New tee shirt helps Milford remember the whale

A humpback whale that visited Milford last week has left more than memories and video images behind.

The Milford fisherman who shared his video of the whale has designed a tee shirt that captures the memory and will be sold to raise money for a local charity.

Mark Tutino was apologetic about the expressions that could be heard in the video of the whale breaching. There were a few exclamations not fit for tender ears, but Tutino explained, “I was excited.”

Tutino and his friend were out on a boat about 5:30 p.m. Sunday, Aug. 30, between Welches Point and Charles Island when they spotted the whale breaching.

“We were driving toward the Bayview area when I saw what turned out to be mist from the blowhole,” he said. “We stopped the boat and were looking off the bow in the area I saw the mist and it breached to the left of the boat. We didn’t see it as we were looking the other way, just heard the loud crash. I turned the boat around and started trailing in the general direction we thought it was heading. That’s when I got the video.”

Tutino’s humor can be seen on the tee shirt. The shirt quotes him. The words, “Dude, That’s A ?#@*&%! Whale” appear next to the image of a whale and above the words “Milford, Connecticut.”

Tutino, a longtime member of the Milford Kiwanis Club, said the shirts will sell for $20, and all proceeds will go to Keeping Milford Warm.

According to the Keeping Milford Warm Facebook page, the non-profit organization was created and founded by Kevin McGrath through the Milford Kiwanis Club to benefit the city of Milford Emergency Fuel Program.

Tutino, an avid fisherman who has been fishing Milford waters for all of his 49 years, said he’s not a graphic designer. He’s a financial advisor and runs his own company, Tutino Financial, LLC. But he has a couple of friends who are graphic designers and they helped him with the shirt.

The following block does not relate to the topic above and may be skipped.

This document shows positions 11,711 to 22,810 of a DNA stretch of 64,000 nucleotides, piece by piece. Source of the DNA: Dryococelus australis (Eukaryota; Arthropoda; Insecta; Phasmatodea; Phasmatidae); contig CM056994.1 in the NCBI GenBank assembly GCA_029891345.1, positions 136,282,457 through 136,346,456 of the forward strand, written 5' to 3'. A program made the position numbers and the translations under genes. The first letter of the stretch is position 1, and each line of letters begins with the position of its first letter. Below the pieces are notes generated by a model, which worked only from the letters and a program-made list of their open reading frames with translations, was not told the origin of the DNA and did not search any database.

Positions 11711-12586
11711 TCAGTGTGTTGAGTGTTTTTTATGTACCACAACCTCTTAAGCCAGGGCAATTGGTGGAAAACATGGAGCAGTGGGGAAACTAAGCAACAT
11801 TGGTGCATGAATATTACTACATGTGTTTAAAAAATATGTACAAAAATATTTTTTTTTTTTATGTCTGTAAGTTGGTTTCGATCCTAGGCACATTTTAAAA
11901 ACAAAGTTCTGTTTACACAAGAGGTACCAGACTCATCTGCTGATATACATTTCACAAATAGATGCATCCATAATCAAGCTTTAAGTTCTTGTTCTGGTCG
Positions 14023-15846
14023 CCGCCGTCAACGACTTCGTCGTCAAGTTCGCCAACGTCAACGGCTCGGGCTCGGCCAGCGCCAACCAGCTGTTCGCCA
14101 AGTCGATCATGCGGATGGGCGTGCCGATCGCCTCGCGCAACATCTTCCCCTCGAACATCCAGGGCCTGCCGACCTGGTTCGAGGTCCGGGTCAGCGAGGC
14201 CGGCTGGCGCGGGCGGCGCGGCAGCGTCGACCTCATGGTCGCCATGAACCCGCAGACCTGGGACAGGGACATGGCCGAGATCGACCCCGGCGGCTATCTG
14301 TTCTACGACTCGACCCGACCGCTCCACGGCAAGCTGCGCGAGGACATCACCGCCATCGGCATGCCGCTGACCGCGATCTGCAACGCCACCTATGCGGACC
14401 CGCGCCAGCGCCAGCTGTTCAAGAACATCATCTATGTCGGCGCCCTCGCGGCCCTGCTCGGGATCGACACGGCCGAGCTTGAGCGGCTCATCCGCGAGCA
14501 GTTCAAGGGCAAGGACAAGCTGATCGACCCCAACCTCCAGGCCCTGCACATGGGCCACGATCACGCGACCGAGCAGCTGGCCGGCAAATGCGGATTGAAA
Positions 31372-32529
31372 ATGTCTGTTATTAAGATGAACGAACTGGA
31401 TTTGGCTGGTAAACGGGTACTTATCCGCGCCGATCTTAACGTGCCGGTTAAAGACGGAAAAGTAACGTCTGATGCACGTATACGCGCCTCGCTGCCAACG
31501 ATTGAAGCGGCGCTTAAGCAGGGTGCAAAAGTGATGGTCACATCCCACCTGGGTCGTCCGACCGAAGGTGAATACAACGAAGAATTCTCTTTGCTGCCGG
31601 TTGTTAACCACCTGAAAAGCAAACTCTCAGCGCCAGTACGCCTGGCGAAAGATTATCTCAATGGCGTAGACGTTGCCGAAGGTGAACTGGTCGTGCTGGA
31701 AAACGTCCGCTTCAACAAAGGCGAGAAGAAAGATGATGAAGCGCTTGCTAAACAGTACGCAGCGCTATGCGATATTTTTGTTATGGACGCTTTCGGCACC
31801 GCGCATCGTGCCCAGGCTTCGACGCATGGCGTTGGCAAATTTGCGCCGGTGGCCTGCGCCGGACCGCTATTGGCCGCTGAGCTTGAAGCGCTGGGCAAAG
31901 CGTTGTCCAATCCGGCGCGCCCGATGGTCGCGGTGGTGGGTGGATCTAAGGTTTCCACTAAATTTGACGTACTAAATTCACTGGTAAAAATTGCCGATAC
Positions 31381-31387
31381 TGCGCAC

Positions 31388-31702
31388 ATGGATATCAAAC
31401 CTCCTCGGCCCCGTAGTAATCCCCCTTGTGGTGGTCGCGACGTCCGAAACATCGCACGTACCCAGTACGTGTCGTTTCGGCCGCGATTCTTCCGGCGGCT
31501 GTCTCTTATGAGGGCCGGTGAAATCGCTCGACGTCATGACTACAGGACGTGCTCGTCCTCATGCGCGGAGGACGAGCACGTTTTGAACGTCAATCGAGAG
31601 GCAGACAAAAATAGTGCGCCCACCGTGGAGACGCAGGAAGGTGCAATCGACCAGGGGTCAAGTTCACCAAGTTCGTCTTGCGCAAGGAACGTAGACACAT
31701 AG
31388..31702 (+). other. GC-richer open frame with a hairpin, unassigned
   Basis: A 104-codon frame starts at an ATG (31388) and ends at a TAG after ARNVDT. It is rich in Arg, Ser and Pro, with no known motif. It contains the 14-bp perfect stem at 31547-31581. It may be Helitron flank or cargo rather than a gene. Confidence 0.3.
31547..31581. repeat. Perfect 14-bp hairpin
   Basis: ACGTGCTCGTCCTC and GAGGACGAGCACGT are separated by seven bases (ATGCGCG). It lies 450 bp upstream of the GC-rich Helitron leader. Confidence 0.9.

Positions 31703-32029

People can email if they are interested in purchasing a shirt. He said he may also sell them at Bobby J’s Bait and Tackle on New Haven Avenue.

Experts at the  National Oceanic and Atmospheric Administration (NOAA) watched Tutino’s video last week and said it was a humpback whale.

“Our whale people agree it’s a humpback,” said Teri Frady, chief of research communications at NOAA. “There have been more sightings around the New York City area this year and last than in past years. While it’s not exactly common to see them in the Sound, it’s not really rare either.”

Jason Jadach, owner of Bobby J’s Bait and Tackle, speculated that the large amount of bait in Milford waters this year may have drawn the whale in.

According to the NOAA website, humpback whales are well known for their long “pectoral” fins, which can be up to 15 feet (4.6 m) in length. Their scientific name, Megaptera novaeangliae, means “big-winged New Englander.”

“Humpback whales are the favorite of whale watchers, as they frequently perform aerial displays, such as breaching (jumping out of the water), or slapping the surface with their pectoral fins, tails, or heads,” the site states.

“During the summer months, humpbacks spend the majority of their time feeding and building up fat stores (blubber) that they will live off of during the winter,” NOAA explains. “Humpbacks filter feed on tiny crustaceans (mostly krill), plankton, and small fish and can consume up to 3,000 pounds (1,360 kg) of food per day.”

Tutino's video is below.